Sunday, February 26, 2012

Review: Chronicle

Non Spoiler Review:
Chronicle is the latest entry in the found footage genre, directed by Josh Trank and written by Max Landis. After tackling the paranormal and monsters, it's now super-heroes that get the shaky-cam treatment. I walked in really hoping this movie lived up to the very intriguing trailer.

The film deals with three high school seniors. Shy and emotionally damaged Andrew has decided to film every aspect of his life (something that doesn't make him any less of an outcast among his high school peers). One night at a rave, Andrew, Steve and Matt's lives are brought together when they find a mysterious alien-like object that has a startling effect on all of them—super-powers. Chronicle charts their evolution and growing friendship as the trio begins to hone their talent.

The plot focuses on the effects super-powers would have on three young men—one relatively normal, the other an over-achieving extrovert, and an emotionally (and physically) abused introvert. It's really the dynamic between these three actors (Michael B. Jordan, Dane DeHaan and Alex Russell) that is the main strength of the script. The high school scenes and general interaction all feel very genuine, and there's no one who comes off as a caricature.

Another major strength is that Chronicle avoids any focus on where their powers come from, besides the initial encounter. It's all a big mystery, and while some fans might want a breakdown of exactly what happened to them, and an itemized list of their power levels, this was about the characters and how each handle their life changing abilities.

Watching the first half of the film I felt it was all very good, but nothing spectacular (comparing it to my expectations from the trailer). However, the final stretch really knocked things out of the park, delivering the same level of tension as Cloverfield during its climactic battle.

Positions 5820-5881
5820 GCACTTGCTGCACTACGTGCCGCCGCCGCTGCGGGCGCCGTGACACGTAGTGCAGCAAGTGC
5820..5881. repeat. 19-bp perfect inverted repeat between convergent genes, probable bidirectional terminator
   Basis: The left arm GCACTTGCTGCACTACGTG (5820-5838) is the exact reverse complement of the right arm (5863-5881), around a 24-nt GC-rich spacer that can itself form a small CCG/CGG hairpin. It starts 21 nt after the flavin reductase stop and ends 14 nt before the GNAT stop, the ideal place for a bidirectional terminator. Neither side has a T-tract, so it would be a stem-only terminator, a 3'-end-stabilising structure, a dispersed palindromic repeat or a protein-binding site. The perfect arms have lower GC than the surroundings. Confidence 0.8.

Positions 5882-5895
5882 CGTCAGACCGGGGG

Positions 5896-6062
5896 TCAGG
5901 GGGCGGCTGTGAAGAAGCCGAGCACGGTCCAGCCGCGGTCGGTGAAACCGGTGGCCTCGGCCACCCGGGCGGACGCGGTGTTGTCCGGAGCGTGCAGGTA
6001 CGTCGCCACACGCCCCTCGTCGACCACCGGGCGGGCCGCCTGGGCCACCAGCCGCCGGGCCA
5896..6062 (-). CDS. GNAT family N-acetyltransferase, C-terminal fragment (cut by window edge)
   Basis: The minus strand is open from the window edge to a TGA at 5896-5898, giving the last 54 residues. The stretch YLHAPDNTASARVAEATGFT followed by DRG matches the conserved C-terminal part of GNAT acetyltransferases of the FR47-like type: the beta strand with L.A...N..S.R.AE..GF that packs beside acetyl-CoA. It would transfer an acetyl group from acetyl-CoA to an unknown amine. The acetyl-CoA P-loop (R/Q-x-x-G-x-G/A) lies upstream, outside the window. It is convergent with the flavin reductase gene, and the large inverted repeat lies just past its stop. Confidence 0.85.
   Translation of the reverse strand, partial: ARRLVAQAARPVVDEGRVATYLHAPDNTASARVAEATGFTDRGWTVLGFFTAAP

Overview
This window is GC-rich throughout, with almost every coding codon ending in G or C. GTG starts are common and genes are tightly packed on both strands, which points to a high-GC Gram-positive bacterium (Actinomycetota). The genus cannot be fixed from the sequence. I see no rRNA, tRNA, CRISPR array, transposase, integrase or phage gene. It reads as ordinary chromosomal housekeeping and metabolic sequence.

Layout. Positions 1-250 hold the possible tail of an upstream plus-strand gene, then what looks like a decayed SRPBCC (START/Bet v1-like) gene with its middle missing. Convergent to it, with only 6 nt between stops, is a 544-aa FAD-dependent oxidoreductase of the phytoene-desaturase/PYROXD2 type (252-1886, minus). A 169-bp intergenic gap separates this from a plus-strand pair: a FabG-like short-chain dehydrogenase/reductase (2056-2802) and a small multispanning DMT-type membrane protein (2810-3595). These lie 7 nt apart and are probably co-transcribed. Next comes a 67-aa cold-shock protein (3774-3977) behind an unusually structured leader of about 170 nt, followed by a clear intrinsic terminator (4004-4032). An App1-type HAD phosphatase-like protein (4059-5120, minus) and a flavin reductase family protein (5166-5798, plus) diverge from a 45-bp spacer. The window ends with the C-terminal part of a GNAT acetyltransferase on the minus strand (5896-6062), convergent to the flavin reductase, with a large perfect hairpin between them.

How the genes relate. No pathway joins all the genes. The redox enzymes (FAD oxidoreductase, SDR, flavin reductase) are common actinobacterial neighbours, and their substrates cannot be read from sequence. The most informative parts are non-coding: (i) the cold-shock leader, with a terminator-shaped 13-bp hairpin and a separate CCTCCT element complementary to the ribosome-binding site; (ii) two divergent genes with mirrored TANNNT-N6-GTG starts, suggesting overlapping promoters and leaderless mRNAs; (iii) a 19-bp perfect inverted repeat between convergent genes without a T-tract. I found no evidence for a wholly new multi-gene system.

I always wonder how someone would actually react to receiving such abilities. Perhaps the three of them took it a bit more cavalierly than I would think. Though, to be fair, the film does jump ahead a few weeks after the exposure, so we're spared all the shock and awe of them coming to terms with it. There's also the other end of the spectrum—how would the media react to extraordinary and inexplicable super-shenannigans happening on camera in a major city? We get some of that too.

There's little to criticize once you buy into the concept. As with all found footage movies, there's a necessary suspension of disbelief that so much of everyone's life could be captured on film. Though they do take pains to explain this and work it into the plot, as well. There is also a variety of other camera footage (surveillance and cell phone cameras, etc) that provide additional perspectives.

In many ways it's a modern tragedy. It's not terribly complex (the trajectory of Andrew is no surprise), but it works so well just because it doesn't try to achieve any more than it is. If all the character development isn't your thing, the climax is quite intense and provides a very gritty and suitably over-the-top conclusion for a super-hero flick. If you really don't enjoy the found footage genre, this likely won't change your mind. But if Cloverfield rocked your world like me, then you should really walk out of this one satisfied.

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